- Front Page
August 17, 2008
By Doug Firby
Alberta Columnist/Senior Editor
CALGARY, AB, Aug. 17, 2008/ Troy Media/ — Through the quiet and remarkably efficient tenure of Prime Minister Stephen Harper’s minority government, one complaint that has virtually disappeared from the national debate is the West’s longstanding grievance over lack of clout on the national stage. That’s because, on the things that matter most, the West is getting its way.
If holding sway in Ottawa depends on having the ear of the inner sanctum, the West is in, all right. And home-boy Harper – the MP for Conservative bedrock Calgary Southwest – has his ears tuned sharply.
Wily Harper has returned to the deal-making days of the Brian Mulroney government, catering to the appetites in both Quebec and Alberta for greater autonomy, and a decentralized governing model. But, unlike Mulroney, Harper has avoided the kinds of deals with closet separatists that would later come back to bite his ill-fated predecessor.
Even his critics have to admit that it is remarkable what Harper has been able to achieve while walking the tightrope of a minority government. In the latest move, in late July, Quebec lieutenant Lawrence Cannon announced the government is prepared to let Quebec negotiate a unilateral labour-mobility deal with France, and is willing to provide each province with similar autonomy on economic issues.
It is an unambiguous sign that the Conservatives are willing to make exclusive arrangements with each province. And, as such, it is a profound evolution in the way the national government works with its provincial counterparts.
As national columnist Lawrence Martin cheekily observed: “Yes, Matilda, the Conservatives have a vision. A federation of fiefdoms. Stephen Harper – headwaiter to the provinces.”
Albertans in particular like what the PM is serving up. For one thing, Cannon’s announcement provides a stamp of approval to Alberta’s international trade missions – including the office in Washington, D.C., which so ruffled feathers in Ottawa when it opened in early 2005.
“Autonomy is a way to give the partners in the federation, according to their specific and timely needs, the powers and accommodations … that will allow them to move forward to meet their economic goals.” said Cannon. Now there’s a comment every premier can love.
As much as the West is getting its way, it’s important for other Canadians to know that Harper has also tested Albertans’ patience with initiatives aimed to build support in other parts of the country. The hundreds of millions of dollars of infrastructure money for beleaguered Ontario, for example, is fundamentally at odds with the less-government orthodoxy of the West.
But what really hit home was Finance Minister Jim Flaherty’s decision to revise the tax structure on income trusts, a move that enraged Calgary’s oil patch. It was a calculated risk, yet one that may not ultimately cost the Conservatives as much support as many predict. Much as Flaherty’s decision hurt investors in this city, most would rather drink bleach than switch their support to the Liberals.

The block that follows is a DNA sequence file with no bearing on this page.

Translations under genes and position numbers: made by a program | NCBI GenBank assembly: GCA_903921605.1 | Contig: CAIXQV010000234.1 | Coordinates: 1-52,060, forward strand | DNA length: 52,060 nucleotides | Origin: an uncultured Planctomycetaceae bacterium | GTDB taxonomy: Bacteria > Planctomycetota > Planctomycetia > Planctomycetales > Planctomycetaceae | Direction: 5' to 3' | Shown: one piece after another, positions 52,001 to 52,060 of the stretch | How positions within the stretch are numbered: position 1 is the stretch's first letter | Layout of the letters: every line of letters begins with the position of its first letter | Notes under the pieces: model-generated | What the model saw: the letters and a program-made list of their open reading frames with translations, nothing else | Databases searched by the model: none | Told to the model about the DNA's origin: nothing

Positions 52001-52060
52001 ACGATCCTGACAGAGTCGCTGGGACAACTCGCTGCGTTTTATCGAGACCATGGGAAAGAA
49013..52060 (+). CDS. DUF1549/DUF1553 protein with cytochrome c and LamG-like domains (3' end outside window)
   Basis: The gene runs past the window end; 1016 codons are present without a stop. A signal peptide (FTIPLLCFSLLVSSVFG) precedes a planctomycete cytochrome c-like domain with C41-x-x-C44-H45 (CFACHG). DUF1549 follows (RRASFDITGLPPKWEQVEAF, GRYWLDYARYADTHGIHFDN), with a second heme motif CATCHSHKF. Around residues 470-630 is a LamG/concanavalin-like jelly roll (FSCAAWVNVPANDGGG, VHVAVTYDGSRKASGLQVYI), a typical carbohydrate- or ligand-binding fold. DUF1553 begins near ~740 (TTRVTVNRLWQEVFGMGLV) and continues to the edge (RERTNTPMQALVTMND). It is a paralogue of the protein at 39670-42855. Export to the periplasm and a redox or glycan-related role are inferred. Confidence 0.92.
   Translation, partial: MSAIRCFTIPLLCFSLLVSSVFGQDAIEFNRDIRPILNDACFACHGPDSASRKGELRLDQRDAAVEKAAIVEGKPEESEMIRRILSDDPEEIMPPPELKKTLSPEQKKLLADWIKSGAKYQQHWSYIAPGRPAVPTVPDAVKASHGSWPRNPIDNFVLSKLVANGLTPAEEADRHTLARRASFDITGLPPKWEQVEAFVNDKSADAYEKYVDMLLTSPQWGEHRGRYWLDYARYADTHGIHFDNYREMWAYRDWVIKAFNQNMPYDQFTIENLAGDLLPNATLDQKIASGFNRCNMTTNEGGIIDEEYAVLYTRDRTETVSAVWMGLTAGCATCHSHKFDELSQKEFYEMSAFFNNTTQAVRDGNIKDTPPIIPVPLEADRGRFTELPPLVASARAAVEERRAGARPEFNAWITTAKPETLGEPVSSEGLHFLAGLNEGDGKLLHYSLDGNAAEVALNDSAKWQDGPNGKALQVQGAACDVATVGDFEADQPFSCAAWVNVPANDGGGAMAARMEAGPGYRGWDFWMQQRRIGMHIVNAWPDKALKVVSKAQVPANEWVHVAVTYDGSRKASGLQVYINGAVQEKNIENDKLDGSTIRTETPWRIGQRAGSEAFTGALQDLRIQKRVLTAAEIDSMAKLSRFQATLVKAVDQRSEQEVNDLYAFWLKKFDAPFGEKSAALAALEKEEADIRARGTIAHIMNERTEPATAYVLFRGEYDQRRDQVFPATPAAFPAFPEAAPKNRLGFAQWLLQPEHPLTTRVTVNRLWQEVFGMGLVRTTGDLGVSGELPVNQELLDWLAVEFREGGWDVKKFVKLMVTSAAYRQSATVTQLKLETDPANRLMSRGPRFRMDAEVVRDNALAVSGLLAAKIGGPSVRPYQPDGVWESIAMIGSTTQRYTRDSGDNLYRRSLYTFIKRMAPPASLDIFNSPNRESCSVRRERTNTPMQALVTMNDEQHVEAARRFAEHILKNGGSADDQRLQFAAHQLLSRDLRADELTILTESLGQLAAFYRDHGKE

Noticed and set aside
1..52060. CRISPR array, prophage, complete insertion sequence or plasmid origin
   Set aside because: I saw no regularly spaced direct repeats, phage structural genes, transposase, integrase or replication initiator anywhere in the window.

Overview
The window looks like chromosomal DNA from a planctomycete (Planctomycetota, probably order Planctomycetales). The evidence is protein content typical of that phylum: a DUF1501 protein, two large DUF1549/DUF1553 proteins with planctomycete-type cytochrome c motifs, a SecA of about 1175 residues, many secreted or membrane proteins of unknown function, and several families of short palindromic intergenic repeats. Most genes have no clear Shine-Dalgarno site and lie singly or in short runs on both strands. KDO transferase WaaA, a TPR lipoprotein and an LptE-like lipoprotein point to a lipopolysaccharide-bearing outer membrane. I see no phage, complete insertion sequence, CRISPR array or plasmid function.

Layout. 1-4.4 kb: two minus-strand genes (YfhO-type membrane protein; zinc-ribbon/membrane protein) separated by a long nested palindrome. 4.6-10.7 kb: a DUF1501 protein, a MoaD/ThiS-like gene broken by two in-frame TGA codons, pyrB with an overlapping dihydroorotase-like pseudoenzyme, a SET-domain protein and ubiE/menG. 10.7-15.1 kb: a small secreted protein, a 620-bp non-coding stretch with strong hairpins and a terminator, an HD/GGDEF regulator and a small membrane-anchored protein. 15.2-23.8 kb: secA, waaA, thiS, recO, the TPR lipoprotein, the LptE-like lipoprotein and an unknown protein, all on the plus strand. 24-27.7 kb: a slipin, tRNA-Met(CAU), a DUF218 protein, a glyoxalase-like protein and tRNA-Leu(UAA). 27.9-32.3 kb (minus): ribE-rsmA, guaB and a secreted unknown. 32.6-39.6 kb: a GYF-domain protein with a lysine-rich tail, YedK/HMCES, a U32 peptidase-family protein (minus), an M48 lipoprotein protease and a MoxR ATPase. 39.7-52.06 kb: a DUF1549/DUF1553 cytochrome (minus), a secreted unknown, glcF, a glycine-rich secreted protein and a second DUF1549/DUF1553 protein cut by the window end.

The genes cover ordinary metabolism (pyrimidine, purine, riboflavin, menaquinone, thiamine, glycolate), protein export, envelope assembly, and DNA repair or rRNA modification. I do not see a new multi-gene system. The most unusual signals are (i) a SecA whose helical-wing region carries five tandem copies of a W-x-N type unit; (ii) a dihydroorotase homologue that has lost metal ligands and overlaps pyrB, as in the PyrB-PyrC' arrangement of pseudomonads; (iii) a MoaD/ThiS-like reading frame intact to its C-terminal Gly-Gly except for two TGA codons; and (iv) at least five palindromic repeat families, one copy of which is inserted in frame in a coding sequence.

The anti-Grit antipathy has deep historical roots. A full quarter century after the much-reviled prime minister Pierre Trudeau unilaterally imposed the National Energy Program on Alberta, Calgary’s elite continues to stew over what see as the ultimate centrist assault. That single act, which amplified the effects of a world-wide recession, seems to have indefinitely sealed the fortunes for his party in this province.
Notwithstanding the long memories, it’s hard to see how things could be going better for the West today, and most notably in Alberta and Saskatchewan. Environment Minister John Baird’s moderate emissions plan buys enough time for the oil sands projects in both provinces to roll ahead, virtually unabated by nothing more than swings in the price of oil and the cost of construction. The economy remains so hot that the only thing hurting it right now is its own success, and the resultant cost inflation.
For its part, Vancouver is starting to feel a high from the 1010 Winter Olympics, a party infused with many millions of federal largesse.
Yes, things are going well, all right. The one fly in the ointment is the Conservatives’ ongoing stagnation in the polls, which – in spite of aggressive reform and ambitious agenda-setting – leaves them at risk of yet another minority government . . . or worse.
And that is why Harper is likely to try to buy more time before submitting his efforts at national reconciliation to the judgment of the people. Time is his ally, and Harper can be expected to use as much of it as he can, in the hope that, if Eastern Canada can’t learn to love him, grudging respect will do.
Doug Firby is former Editorial Page Editor of the Calgary Herald. He is Alberta columnist for Troy Media.
Channels: Trail Daily Times, August 12, the Saskatoon StarPhoenix and the Laval News, August 14, the Brandon Sun, August 15, the New Brunswick Telegraph-Journal, August 19, theWinnipeg Free Press and Lakeside Leader, September 3, 2008
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